The social explosion that has raged in Colombia for more than a month is part of a moment of change in the political cycle that began with the signing of the Peace Agreement with the FARC-EP in November 2016.
And not because this type of protest and its political significance have something to do directly with what the guerrillas are getting into. On the contrary, because its demobilization opens a window of opportunity, on the one hand, for social protest and, on the other hand, for the left in general.
According to the thesis of the famous French sociologist Daniel Pécaut, in Colombia, for decades, the social dialogue with the government was largely patrimonialized by the guerrillas. This reduced the possibilities for social mobilization outside of the armed conflict program.
In other words, without the guerrillas in the middle, a good part of the demands, unresolved and unfulfilled for decades, have found another scenario of problematization, visibility and politicization.
On the other hand, also for decades, the scaffolding of political parties gravitated mainly around the security / peace axis. As might be expected, and in addition to the difficulties hampering the implementation of the Peace Agreement, this opens up a very different space for political dispute.
In other words, issues such as education, health, housing and working conditions, long relegated to the background, have become politically central.
This leads to a left-right axis in the political contestation, which translates, for example, in that Gustavo Petro obtains the best result of the Colombian left in the presidential elections of 2018. This is because he is again the candidate with the greatest political support. – electoral.
In this context of changing cycles, the role of security forces and the very notion of social conflict must also be profoundly transformed. For the most recalcitrant political establishment, of which Uibism is a part, citizen protest has always been synonymous with violence.
This simplicity, which is no accident, in reality means the outright rejection of one of the rights that underpin democracy. In other words, you are not negotiating with violent people. Violent people are repressed. And, consequently, it reinforces the idea of a democracy whose foundation of rights, freedoms and guarantees is understood in terms of concession, but not of conquest.
More than a month of protests have also left images in oblivion. Police brigades who sometimes act more like contract killers than as guarantors of public order, arbitrarily shooting at citizens.
Likewise, “good people” who, armed, also came out to violently repel the demonstrations, imposing a sort of parapolice logic in force in Colombia for nearly three decades.
Moreover, the obscurantism of numbers cannot be ignored. At the beginning, there was already talk of more than thirty dead and a thousand injured. Weeks later, the tracking and transparency of the numbers is evident in their absence. In fact, some organizations that monitor social unrest are already reporting as many as 60 deaths, although the attorney general’s office reports 130 disappearances.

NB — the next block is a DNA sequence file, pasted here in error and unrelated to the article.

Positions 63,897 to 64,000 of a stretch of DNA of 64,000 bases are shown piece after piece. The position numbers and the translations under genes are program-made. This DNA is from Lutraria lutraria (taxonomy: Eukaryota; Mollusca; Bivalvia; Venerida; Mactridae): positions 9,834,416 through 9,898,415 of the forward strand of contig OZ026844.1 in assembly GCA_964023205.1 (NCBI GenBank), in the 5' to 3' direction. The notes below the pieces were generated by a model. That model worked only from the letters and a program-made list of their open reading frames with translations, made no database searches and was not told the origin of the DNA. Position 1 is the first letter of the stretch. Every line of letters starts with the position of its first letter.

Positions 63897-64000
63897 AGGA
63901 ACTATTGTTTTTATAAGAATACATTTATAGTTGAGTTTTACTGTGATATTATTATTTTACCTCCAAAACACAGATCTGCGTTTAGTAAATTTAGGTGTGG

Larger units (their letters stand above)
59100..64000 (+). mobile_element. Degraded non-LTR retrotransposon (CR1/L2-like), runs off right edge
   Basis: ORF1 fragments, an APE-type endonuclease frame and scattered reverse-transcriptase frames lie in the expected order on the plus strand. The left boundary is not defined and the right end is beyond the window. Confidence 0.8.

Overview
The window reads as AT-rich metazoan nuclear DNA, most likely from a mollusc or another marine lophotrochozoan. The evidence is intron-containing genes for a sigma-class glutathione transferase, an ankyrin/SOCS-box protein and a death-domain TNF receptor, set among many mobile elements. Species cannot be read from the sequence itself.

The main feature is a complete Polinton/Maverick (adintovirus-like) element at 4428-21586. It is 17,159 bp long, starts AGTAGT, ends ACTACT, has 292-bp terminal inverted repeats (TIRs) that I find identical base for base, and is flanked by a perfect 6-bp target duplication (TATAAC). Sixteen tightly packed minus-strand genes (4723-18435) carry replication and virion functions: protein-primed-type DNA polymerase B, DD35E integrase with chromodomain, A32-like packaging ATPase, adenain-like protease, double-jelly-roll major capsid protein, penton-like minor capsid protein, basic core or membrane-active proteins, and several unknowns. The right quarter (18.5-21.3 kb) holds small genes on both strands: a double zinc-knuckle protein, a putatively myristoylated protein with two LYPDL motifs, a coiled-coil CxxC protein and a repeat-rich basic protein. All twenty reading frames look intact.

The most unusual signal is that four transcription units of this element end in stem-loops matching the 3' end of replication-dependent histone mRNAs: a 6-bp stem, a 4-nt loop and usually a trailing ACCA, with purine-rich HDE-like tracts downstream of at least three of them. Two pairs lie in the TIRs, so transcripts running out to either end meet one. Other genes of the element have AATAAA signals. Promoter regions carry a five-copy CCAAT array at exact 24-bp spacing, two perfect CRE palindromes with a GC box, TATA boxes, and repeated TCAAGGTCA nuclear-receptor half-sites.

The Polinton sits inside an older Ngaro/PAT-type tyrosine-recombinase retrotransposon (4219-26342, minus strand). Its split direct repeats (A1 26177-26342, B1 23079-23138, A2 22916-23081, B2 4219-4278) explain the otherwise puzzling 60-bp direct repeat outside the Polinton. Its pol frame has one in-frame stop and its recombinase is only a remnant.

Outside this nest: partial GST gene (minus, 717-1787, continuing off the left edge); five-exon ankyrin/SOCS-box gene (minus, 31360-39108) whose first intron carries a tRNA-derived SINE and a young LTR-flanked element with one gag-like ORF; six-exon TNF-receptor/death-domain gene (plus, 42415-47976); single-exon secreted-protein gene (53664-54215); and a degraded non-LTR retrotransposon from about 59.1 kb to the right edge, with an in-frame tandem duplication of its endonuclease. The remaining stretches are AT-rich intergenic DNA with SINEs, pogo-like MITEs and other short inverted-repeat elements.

With abuse and disinformation everywhere, in any democratic country, in addition to the resignation of the Minister of Defense and much of the military and police leadership, they would immediately think of a profound transformation of the forces of security.
In any case, this social explosion risks being extinguished with more pain than glory. Firstly because of the growing media coverage that associates protest with vandalism – which is typical of the discrediting of any citizen mobilization – but also because of the need to show some kind of progress after a month of citizen strike. Indeed, this weekend there were massive mobilizations in favor of the release produced by the protest.
The social explosion must be endowed with formal elements that channel the feeling of being fed up with government in the form of clearly identified actors. It needs a roadmap and a well-defined agenda based on a legitimate and representative dialogue that succeeds in establishing cooperative exchange mechanisms that are mutually favorable to the parties. Concretely, it must be clearly defined on the side of the citizen who negotiates what, in whose name and for what purpose.
Perhaps the above should be done, in addition, without a short term. This government is taking its last breath and in 2022 a new Executive will arrive, far from Uribism, which must imperatively integrate a good part of these demands into its political agenda.
It is therefore important to avoid rushing and understanding that the time has come for far-reaching structural reforms and not for the specific concessions that are part of the current situation.
In conclusion, we are at a turning point for Colombian democracy. A point that requires institutional commitments and a mature political culture that can redefine a social contract that, in Colombia, for decades, was conceived as a minimal instrument at the service of certain political elites. An elite which, with a few honorable exceptions, was characterized mainly by not meeting the needs of its society.
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